Tsitsi Banza – Staff Nurse, D25

Tsitsi Banza2BEING a staff nurse is a hard and demanding role. Balancing that while raising three children is even harder. Yet this is something that Tsitsi Banza excels at.

Tsitsi, 40, from West Bromwich, has been nursing since 1998, and has worked for Sandwell and West Birmingham Hospitals NHS Trust since 2001, when she moved over from Zimbabwe. She said: “I always wanted to be a nurse, even when I was a child. My mum was a nurse, and seeing her in action really inspired me to follow her into nursing.”

Tsitsi balances her home life with husband Paul and her three children aged six, 13 and 20, with working nights on D25 at City Hospital – a short stay surgical ward. Patients rarely stay on this ward longer than 72 hours, yet Tsitsi, while doing her ward observations, finds time to interact and get to know patients.

On NHS Change day in March, the Trust made an organisational pledge to adopt Dr Kate Granger’s ‘Hello my name is…’ campaign across the Trust with every contact we make starting with us saying hello and giving our first name. Tsitsi was already ahead of the game as she explained: “I have always introduced myself to patients and enjoy conversations with them, as it helps them to feel more comfortable and by learning a little about them I can understand their needs better.

“I enjoy helping patients and seeing a change in them. When they come in some are very ill and it is fantastic to help make them feel better, to have helped make a change.”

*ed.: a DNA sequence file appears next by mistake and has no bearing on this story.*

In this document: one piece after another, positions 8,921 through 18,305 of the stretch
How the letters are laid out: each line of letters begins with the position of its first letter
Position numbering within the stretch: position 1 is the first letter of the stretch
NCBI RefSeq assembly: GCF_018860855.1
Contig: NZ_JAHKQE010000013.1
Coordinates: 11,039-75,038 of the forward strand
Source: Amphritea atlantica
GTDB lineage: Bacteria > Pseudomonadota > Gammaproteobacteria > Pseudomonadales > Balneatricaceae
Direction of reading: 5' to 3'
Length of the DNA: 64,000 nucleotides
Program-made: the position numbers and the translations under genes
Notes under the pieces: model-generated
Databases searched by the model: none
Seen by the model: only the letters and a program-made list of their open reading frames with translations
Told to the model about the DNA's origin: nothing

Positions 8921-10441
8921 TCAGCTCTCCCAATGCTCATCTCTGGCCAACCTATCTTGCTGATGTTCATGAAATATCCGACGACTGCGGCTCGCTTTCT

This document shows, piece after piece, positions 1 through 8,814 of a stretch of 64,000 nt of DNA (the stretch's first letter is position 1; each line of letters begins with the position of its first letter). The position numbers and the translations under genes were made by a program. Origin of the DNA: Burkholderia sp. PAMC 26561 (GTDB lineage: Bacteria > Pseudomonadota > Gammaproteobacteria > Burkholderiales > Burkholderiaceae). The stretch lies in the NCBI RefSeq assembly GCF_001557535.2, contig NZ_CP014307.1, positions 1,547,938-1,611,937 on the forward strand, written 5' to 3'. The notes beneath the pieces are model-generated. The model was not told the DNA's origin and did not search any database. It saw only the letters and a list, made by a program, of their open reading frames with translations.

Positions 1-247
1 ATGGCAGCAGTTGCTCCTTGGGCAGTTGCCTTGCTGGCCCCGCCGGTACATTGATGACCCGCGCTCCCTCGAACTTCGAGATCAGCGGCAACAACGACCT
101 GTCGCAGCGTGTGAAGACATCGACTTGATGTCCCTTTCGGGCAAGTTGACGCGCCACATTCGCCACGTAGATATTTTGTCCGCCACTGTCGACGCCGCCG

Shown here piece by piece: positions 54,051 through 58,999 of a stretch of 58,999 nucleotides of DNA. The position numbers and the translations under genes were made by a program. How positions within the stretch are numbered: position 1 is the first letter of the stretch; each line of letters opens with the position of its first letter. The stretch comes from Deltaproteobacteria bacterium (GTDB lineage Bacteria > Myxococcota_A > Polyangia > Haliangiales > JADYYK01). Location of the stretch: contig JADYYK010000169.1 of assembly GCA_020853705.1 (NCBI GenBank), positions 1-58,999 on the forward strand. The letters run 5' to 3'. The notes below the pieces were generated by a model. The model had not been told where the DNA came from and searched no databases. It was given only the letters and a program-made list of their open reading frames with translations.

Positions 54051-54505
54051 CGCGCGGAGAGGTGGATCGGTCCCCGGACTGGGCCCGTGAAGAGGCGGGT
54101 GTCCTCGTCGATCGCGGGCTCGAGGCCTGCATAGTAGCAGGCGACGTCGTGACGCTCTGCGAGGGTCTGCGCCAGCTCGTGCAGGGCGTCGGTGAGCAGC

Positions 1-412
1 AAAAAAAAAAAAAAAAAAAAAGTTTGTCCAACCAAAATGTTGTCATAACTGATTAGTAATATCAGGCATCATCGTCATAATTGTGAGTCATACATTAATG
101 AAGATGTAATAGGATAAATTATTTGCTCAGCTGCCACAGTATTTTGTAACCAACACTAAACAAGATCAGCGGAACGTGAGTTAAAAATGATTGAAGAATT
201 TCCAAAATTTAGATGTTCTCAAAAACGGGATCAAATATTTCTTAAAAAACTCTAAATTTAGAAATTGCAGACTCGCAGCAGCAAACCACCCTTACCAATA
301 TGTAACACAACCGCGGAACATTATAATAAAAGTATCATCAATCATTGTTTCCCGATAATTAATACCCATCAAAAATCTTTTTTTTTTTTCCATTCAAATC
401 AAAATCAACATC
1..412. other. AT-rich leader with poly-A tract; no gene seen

Tsitsi enjoys the support of her colleagues, as they are full of admiration for her. Her Senior Sister, Kim Kaur said: “She is never fazed by anything, and is well organised and a role model to the rest of us. The patients always speak really highly of her and she handles work and family pressures excellently.

“She was recently recognised on the ward for her fantastic attendance record, having not had a day off sick in five years. She was awarded a certificate and badge by our Chief Nurse Colin Ovington to acknowledge this achievement.”

Tsitsi said: “I would like to thank the lord for keeping me healthy. If I had been ill I would not have come in, but I have felt well over the last five years. I want to continue with the work that I do, as I love helping patients and seeing them back to health.”

When asked who inspires her, Tsitsi named one of her fellow colleagues, who was awarded ‘Employee of the Year’ in the Trust’s annual award ceremony last October.

“Angela Hook, our ward clerk inspires me. She is always there to help everyone. She is very caring and supportive, both to our patients and colleagues. She certainly deserves her title.”

Away from work, Tsitsi spends a lot of her time with her family, but also enjoys catching up with her mum, who still lives in Zimbabwe. From two generations of nurses, there may well be a third if one of Tsitsi’s children decides to follow in mum (and gran’s) footsteps. On that we’ll have to wait and see…